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The cheapest way to game: Gamefly most cost-effective

Gamestop, Blockbuster and other rental sources serve as inexpensive options

By Thomas Kaufman
On April 17, 2013

 

In today's economy, playing the latest video games may be hard, especially on a college
student's budget.
 
Whenever a hot game like Call of Duty or Assassins Creed comes out, we rush to the nearest
electronics store and pay $60 plus tax to own them. It almost feels as if purchasing new
games is the only way to play the titles we love nowadays.
 
Don't let businesses like Best Buy kill your mojo with their overbearing prices on new
games, because there are cheap alternatives to play the games you want.
 
The first method is to buy used games at a place like Gamestop. Whenever you go out to
the store to pick up a fairly new game, consider looking into whether or not there is a used
copy. Many people speculate about the reliability of used games, but many stores use a disc
resurfacer to smooth out any harmful scratches. Stores also provide consumers with plans
to help save even more.
 
"We offer our Gamestop Power-Up rewards card where you pay $15 and receive a 15
percent discount on all used games," said the store's senior game analyst, who only gave
her first name, Liz. "(You also get) 15 percent added trade-in value when you trade in any
game for a year."
 
She added that you even get a free one-year subscription to Gamestop's patented
GameInformer magazine. The con, however, is the $15 price tag associated with the
discount. But if you consider yourself a hardcore gamer, than you know you'll likely make
your money back within the first or second game.
 
If purchasing used is still outside of your budget, than renting might be more up your alley.
 
Stores like Family Video and Blockbuster let you rent a video game for a certain price and a
limited time frame.
 
Blockbuster offers two ways for gamers to indulge, one being your standard renting
process, which, according to the store's manager, costs on average five dollars for three
days.
 
The problem with renting is the narrow window between renting and returning. Many of
today's video games have story modes that exceed fifty hours of game play. People simply
don't have that kind of time to spend before returning a game.
 
Game companies also develop DLC (downloadable content) to add new story elements,
multiplayer maps and additional in-game achievements to unlock. You may opt to buy DLC
while you have the game, but after it's returned, your newly-purchased DLC is useless - you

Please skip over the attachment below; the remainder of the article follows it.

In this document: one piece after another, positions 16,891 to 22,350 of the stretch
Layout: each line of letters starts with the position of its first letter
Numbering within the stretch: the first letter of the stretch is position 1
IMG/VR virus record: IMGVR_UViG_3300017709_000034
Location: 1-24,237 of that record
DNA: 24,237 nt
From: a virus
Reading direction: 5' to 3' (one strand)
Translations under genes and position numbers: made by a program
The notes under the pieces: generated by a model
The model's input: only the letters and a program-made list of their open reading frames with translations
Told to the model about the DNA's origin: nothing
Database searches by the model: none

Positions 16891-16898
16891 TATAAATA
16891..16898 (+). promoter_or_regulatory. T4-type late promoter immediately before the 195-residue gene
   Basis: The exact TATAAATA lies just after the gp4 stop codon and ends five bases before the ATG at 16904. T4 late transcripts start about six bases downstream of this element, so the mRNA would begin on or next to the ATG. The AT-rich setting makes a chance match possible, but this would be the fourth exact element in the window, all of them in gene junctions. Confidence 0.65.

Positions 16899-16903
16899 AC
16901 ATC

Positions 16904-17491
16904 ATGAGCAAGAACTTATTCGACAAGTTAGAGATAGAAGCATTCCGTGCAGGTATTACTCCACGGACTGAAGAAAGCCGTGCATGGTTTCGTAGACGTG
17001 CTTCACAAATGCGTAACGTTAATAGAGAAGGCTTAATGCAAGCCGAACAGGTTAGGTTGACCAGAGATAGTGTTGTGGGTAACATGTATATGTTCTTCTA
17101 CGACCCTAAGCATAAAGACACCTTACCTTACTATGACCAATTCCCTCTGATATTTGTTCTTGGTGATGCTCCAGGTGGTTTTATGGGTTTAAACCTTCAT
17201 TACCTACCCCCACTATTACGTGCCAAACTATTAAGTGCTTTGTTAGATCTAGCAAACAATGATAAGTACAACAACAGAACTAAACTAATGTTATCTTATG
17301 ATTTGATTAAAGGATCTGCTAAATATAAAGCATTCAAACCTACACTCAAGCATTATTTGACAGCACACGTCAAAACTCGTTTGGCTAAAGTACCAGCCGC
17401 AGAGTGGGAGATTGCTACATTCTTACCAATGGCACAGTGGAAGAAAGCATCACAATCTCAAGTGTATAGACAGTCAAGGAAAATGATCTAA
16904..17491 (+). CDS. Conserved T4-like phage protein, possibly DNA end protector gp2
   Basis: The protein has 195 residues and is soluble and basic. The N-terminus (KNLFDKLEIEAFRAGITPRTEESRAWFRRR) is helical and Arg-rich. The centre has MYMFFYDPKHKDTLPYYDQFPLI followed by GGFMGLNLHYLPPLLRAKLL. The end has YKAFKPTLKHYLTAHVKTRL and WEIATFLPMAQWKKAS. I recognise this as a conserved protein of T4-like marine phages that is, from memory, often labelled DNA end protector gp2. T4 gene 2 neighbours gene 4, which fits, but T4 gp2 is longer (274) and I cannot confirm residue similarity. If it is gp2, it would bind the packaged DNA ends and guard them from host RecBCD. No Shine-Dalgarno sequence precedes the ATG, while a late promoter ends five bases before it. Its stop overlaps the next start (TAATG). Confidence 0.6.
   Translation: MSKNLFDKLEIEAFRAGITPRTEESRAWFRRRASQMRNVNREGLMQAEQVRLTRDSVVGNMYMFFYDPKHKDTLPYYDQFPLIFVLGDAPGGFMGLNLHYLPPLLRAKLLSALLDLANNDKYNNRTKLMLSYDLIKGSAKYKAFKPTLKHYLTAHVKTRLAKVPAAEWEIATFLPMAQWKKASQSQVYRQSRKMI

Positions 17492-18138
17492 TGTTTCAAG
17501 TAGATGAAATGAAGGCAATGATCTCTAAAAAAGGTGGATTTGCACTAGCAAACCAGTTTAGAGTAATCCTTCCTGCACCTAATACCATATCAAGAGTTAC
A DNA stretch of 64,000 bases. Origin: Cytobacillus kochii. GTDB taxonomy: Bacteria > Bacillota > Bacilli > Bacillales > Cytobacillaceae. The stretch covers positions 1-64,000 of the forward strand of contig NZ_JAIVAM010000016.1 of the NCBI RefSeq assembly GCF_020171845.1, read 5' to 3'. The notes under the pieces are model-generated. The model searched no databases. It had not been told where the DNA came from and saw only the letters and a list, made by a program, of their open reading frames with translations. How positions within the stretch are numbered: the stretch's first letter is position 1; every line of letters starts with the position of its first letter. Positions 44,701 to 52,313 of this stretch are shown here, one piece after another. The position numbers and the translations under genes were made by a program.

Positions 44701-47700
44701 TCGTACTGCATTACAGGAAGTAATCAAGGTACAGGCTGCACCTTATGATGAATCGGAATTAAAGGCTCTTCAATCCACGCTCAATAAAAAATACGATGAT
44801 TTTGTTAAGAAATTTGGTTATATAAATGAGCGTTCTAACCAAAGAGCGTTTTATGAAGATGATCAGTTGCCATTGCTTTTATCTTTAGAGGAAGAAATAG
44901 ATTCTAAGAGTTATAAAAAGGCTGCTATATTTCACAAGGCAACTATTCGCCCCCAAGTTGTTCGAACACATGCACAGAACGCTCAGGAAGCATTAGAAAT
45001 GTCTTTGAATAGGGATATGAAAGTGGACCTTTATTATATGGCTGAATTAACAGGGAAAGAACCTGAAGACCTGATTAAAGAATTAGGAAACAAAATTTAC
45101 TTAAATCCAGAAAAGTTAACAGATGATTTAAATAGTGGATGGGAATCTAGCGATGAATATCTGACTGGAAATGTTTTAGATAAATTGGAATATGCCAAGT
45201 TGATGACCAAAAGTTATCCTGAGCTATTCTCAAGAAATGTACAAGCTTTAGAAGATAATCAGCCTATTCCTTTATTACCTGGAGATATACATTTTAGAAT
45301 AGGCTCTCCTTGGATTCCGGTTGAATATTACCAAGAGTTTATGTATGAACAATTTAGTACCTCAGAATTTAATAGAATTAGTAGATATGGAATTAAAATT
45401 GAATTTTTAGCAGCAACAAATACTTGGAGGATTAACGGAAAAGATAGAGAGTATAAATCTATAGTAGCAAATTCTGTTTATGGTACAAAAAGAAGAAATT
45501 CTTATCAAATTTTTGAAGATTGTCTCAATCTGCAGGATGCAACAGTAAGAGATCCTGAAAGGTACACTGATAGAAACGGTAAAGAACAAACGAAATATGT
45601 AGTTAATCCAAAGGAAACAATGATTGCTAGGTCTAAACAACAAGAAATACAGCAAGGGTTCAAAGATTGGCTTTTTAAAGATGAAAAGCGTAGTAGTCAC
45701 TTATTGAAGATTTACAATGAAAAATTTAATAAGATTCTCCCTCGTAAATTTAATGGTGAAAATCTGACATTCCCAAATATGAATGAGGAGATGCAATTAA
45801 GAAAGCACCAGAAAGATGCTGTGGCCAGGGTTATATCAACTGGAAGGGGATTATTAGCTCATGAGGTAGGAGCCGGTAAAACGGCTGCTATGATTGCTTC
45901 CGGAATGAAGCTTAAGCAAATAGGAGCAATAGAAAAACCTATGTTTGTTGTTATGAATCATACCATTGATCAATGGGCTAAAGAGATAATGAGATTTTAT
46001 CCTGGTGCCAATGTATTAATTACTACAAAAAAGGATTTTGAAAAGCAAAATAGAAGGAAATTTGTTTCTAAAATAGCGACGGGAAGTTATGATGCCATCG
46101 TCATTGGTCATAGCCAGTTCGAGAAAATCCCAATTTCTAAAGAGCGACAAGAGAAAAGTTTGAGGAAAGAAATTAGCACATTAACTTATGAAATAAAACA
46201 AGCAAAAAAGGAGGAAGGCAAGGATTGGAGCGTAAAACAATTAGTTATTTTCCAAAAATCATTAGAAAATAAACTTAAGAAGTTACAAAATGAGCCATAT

need the disc in order to utilize it.
 
Finally, the number of rental stores has declined. The Blockbuster on Elmwood Ave., closest
to Buffalo State, closed earlier this month. Gamers will have to try their luck with the
Family Video on Hertel Ave.
 
Then there's Gamefly, which is essentially Netflix for video games. Just pay a monthly
service fee, and you'll receive games in the mail to play for as long as you want.
 
"You may choose between renting one or two games at a time and from there the cost
difference is 15.99 a month for one game and 22.99 a month for two games at a time," a
Gamefly representative said via phone.
 
There are also no cancellation or reactivation fees, so if you're short on cash one month,
you can cancel without fear of being penalized.
 
The final question is, which path saves the most money and delivers the most quality
gaming experience?
 
For the most cost-effective mode of gaming, renting your games does in fact save the most
money. However, time constraints might make renting unwise. $5 every three days for a
month would equate to around $50 per month, which at that point just makes more sense
to purchase the game and keep it forever.
 
How about buying used at Gamestop with their Power-Up plan? New games tend to be
available used in about a week or so after debuting in stores. If you buy a game within this
timeframe, Gamestop prices their used games at $54.99, plus tax. That said, if you use the
15 percent savings, each game will cost about $50, tax included.
 
It still seems expensive, which is why the most efficient way to play the newest games for
a desired length of time is indeed through Gamefly. Gamefly's max package, which is two
games per month at $22.99, comes out to about $25 after tax. You can keep the games as
long as you want, which means DLC doesn't become useless, and if you fall in love with
a game you can buy it at a discounted price. Shipping is also included, as your games are
shipped in prepaid shipping labels. So when you're ready for a re-up, just find your nearest
mailbox.
 
Video gaming is an expensive hobby. With console and game costs continually on the rise
due to more advanced options becoming available, Gamefly seems to be the most cost
effective and the best option for longevity.
 
Purchase the games you feel are worth it, but continue to rent everything else to save
yourself some money.
 
Tom Kaufman can be reached by email at kaufman.record@live.com.

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